Feeling the Future: Part 2

In my first post on Feeling the Future, I discussed mainly how it’s misuse of statistics related to science in general. I said little about how exactly the statistics were misused. My thinking was that a detailed examination would be too boring for the average reader.
I still think that but nevertheless I will spread out exactly how we know that Bem misused statistics.

The Problem Explained

The good news is that you don’t need to know statistics to understand this problem. You surely know games that use dice. Something like monopoly for example. In that game you throw 2 dice that tell you how far to move.
What if someone isn’t happy with the outcome and decides to roll again? That’s cheating!

Even small kids intuitively understand that this is an advantage, something that skews the outcome in a direction of one’s choosing. There’s no knowledge of statistics or probability theory necessary. While the outcome of each roll is still random,there’s a non-random choice involved.

If you roll 3 dice and pick 2. That’s the same thing, right?

How about we roll 4 and then pick 2 but with the stipulation that the 2 remaining dice must be used on the next? Again there’s a choice involved. Within limitations the player can choose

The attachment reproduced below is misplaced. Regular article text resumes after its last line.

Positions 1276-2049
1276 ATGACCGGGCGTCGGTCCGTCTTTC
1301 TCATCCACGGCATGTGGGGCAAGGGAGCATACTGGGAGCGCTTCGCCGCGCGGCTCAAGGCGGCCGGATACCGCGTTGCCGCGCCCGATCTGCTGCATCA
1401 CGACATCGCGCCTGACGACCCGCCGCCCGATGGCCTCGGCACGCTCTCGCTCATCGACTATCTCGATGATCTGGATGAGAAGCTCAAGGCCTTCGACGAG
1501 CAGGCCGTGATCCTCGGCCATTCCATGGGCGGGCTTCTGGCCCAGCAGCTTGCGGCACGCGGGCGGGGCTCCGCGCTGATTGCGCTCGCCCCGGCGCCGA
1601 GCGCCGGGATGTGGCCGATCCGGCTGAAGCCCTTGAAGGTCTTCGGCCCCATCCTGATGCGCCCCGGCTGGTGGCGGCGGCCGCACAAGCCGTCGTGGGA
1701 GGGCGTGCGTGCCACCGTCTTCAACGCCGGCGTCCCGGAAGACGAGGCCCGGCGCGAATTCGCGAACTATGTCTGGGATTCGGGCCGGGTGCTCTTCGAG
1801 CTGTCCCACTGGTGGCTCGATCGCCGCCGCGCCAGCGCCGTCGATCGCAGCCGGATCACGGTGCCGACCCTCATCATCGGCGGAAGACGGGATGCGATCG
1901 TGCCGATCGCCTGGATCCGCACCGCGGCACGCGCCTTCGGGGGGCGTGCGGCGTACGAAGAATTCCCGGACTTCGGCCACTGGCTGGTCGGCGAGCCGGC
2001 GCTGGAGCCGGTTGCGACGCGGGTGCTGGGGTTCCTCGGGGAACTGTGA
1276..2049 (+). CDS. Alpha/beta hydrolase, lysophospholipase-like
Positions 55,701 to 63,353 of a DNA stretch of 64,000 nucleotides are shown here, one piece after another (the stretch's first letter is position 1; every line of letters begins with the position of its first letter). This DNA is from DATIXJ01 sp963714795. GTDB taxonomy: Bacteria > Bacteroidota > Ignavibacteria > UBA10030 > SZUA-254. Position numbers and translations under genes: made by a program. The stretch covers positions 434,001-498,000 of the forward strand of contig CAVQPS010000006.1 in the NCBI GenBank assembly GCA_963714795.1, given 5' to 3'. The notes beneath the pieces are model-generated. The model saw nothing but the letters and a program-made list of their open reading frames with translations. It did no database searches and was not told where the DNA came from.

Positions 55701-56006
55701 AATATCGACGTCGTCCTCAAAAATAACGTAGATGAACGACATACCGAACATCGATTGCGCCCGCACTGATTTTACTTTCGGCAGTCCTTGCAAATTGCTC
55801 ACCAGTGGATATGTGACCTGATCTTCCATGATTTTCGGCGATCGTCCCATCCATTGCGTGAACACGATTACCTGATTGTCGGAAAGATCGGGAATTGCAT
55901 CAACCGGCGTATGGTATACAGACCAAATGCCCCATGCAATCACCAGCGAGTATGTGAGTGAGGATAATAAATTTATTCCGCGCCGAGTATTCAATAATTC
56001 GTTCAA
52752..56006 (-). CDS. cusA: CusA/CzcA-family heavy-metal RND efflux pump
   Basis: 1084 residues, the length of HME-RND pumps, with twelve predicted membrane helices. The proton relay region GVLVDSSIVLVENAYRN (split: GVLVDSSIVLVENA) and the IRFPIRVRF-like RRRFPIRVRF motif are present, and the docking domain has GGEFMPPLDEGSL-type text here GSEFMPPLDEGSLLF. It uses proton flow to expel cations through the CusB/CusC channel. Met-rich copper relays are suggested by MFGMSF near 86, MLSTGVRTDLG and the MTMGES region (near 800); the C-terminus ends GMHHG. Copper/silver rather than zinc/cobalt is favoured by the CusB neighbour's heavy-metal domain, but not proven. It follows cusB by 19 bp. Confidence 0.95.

how to move which allows an advantage. The player’s moves are not longer random.
This is despite the fact that the dice rolls are random and none are discarded.

Now we’re ready to get to Feeling the Future.
The results presented were very unlikely to have arisen by chance. Therefore, the argument goes, they probably didn’t arise by chance. Which means there must have been some unknown factor influencing the outcome.

You may realize that this is a shaky argument. Just because something is unlikely does not mean it doesn’t happen. The impossible doesn’t happen but the unlikely, by definition, must and does. The unlikely is set apart from the likely merely by happening less often.
Then again, the impossible is only impossible as far as we know. And that we’re wrong on something is at best unlikely, if that. In reality, as opposed to in mathematics, we’re always dealing with probability judgements, never with absolutes.
In other words, that argument is all we have. It is used in the same way in almost every scientific experiment.

So the argument is solid enough. In fact, I believe that there is something other than chance involved. Of course, dear reader, if you didn’t know that already you must have skipped the beginning of the post.

Bem’s experiments each had, according to Feeling the Future, 100-200 participants. In reality, at least some of them were assembled from smaller blocks of maybe around 50. This is a problem for exactly the same reason as the dice examples. Even if the outcomes in every block were completely random, once hand-picked blocks are assembled to a larger whole, this whole no longer is.

Proof that it happened

How do we know that this happened? This doesn’t require knowledge of statistics either, just a bit of sleuthing.
First we note what it says in footnote about experiment 5